There are some subtle things I do when building temporary fence that make a huge difference. It’s the difference between having the cows where you want them or having the cows in the neighbor’s field. It’s the difference between a fence that shorts out and a fence that registers nearly 10,000 volts.
Keep in mind I’m talking temporary divisions, not permanent or seasonal perimeter fencing. The kind of fence you build each day to hold the cows that one day only. We typically make paddock subdivisions with a mix of pigtail posts and rebar posts. I use pigtails on the ends and rebar in the middle. I would prefer to have all pigtails but they are more expensive than rebar and money is an object. But you have to do it right to be successful. Let’s start with a common error I see in our fencing. I’ll exaggerate each of these to make the point obvious.
Do you see what is wrong? The tension on the string will pull the string out of the insulator. We are just one stray deer away from disaster. Disaster! Any small disturbance and the wire will pull free of the insulator, the fence will hit the ground and the cows will walk out. So we try to put the wire on the far side of the post like this:
This is more like it. But even this has flaws. Too much tension on the fence (possibly caused by deer or just overtightening) can twist the insulator and allow the wire to short against the metal post.
So the real right way to manage a sharp angle is to use a pigtail. The pigtail wraps entirely around the wire, holding it securely with no chance of a short. On top of that, pigtail posts have a foot that will lend stability to the corner. And they are flexible so when that tree branch falls on the fence the corner will give, hopefully preventing the wire from breaking.
Which is just fine when you are dealing with single-wire temporary fencing. But you aren’t always using single-wire temporary fencing. Which is why you should build your temporary fence in straight lines whenever possible. However, pigtail posts are sized for cow noses, not pig noses and certainly not sheep noses.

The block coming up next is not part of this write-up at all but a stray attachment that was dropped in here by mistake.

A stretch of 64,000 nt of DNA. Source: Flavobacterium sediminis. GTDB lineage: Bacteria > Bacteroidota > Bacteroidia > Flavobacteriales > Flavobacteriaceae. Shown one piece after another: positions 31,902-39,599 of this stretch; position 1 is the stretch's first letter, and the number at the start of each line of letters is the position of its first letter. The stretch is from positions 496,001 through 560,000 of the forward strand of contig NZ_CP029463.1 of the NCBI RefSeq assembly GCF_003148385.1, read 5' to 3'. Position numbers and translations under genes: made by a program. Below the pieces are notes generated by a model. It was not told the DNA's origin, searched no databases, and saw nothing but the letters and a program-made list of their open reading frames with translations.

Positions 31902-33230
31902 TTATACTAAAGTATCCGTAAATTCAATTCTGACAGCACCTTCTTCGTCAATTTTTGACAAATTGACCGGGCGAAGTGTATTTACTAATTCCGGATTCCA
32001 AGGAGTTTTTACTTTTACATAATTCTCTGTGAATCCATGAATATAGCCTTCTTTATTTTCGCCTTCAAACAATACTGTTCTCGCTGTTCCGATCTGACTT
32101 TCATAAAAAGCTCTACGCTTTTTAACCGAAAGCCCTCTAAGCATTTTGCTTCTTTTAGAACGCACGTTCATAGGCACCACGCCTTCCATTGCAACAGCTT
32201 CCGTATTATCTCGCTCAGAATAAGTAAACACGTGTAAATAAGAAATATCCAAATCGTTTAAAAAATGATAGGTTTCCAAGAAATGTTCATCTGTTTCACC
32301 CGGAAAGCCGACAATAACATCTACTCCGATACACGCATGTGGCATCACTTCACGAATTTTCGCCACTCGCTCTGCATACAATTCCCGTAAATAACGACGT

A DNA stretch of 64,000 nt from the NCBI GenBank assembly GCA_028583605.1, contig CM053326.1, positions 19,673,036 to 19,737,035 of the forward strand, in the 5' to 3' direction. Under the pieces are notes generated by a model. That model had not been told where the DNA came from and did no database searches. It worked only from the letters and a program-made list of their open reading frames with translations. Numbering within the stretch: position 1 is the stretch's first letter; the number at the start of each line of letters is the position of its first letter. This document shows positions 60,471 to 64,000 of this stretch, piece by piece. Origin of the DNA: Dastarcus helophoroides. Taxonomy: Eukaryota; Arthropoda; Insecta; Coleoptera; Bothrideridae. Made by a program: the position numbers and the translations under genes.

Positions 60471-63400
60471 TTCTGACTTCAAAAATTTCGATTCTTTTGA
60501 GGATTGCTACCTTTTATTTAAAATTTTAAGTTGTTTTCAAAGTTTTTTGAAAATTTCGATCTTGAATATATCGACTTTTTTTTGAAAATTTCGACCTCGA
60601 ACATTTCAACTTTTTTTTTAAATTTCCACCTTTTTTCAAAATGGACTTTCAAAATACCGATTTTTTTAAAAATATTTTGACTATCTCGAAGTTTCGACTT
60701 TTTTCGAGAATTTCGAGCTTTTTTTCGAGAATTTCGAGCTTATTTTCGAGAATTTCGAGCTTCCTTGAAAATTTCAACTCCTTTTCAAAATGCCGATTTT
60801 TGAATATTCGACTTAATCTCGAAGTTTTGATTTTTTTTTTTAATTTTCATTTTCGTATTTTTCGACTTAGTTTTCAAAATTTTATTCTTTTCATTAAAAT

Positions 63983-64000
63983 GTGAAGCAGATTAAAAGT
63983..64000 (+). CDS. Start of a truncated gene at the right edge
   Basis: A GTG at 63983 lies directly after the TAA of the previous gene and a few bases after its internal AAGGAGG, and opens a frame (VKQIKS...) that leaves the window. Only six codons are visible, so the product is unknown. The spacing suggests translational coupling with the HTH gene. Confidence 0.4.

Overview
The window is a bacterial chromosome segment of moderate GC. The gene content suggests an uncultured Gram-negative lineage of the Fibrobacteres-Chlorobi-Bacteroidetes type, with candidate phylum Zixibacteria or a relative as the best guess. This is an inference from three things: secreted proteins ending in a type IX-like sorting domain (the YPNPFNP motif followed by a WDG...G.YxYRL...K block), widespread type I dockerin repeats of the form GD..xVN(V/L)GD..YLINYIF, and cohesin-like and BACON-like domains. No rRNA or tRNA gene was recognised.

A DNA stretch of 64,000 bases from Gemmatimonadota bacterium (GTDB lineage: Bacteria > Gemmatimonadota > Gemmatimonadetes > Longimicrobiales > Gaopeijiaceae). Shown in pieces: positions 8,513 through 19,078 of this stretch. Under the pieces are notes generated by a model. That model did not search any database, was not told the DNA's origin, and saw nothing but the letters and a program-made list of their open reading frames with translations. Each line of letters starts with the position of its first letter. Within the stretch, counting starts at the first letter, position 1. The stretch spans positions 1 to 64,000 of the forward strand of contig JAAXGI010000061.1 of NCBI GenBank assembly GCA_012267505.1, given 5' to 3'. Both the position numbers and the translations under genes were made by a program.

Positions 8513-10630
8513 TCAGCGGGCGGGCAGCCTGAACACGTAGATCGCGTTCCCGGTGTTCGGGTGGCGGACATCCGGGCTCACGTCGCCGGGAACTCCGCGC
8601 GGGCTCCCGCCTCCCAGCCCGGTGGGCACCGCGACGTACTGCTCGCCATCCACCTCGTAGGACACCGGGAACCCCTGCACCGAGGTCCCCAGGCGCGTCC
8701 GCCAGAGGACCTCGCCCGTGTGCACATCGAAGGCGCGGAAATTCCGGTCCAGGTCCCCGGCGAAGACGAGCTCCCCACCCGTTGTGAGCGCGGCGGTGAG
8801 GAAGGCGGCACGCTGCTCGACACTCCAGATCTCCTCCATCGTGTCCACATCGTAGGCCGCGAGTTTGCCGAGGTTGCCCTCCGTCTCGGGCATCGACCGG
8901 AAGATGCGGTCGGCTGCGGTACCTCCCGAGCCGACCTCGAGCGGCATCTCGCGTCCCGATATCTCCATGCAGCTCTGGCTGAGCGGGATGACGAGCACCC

Now, I have to share a caution about the pigtail post above. I have several that now short out. Here’s the deal. See that open end on the coated wire above? Water goes in there when it rains. Water expands when it freezes. Brittle plastic coating doesn’t take abuse. Split plastic coating gives the circuit a shortcut to ground. What a pain in the rear. Check your pigtails early and often.
Finally, at the end of the fence is the reel. We hang our reels from the perimeter fence when possible. Otherwise they hang from pigtails. But there is a right and a wrong way to do this too. The twist of the pigtail can either help or hurt us. You may not understand this by looking at pictures but the lean of the reel has either solid pressure against the pigtail or it will fall off in a slight breeze, shorting out your fence, allowing your cows to go for a field trip. This is right:
This is wrong:
And for Pete’s sake, make sure the reel is off to the side of the post, not allowing the wire to make contact with the post!
There is more. If your fence runs along a hill, the transition from slope to flat can be problematic for hooked insulators. You need both hooks to have a firm grasp of the wire as below:
But if I turn that same insulator around, putting the wire on the other side of the post only one hook has a secure hold on the wire:
These insulators are made with two hooks, not just one. You need to leverage both hooks. Otherwise, the cows will get out. Believe me. I have some experience with this.
One final tip: always carry a fence tester with you. Ours can turn off our fence remotely…bonus. It’s not enough to know that the fence snaps when shorted. You need to know if you are at the full 10,000 volts or just 5,000. If you don’t, the cows will get out.
Let me know in the comments below if you have any other fence building tips.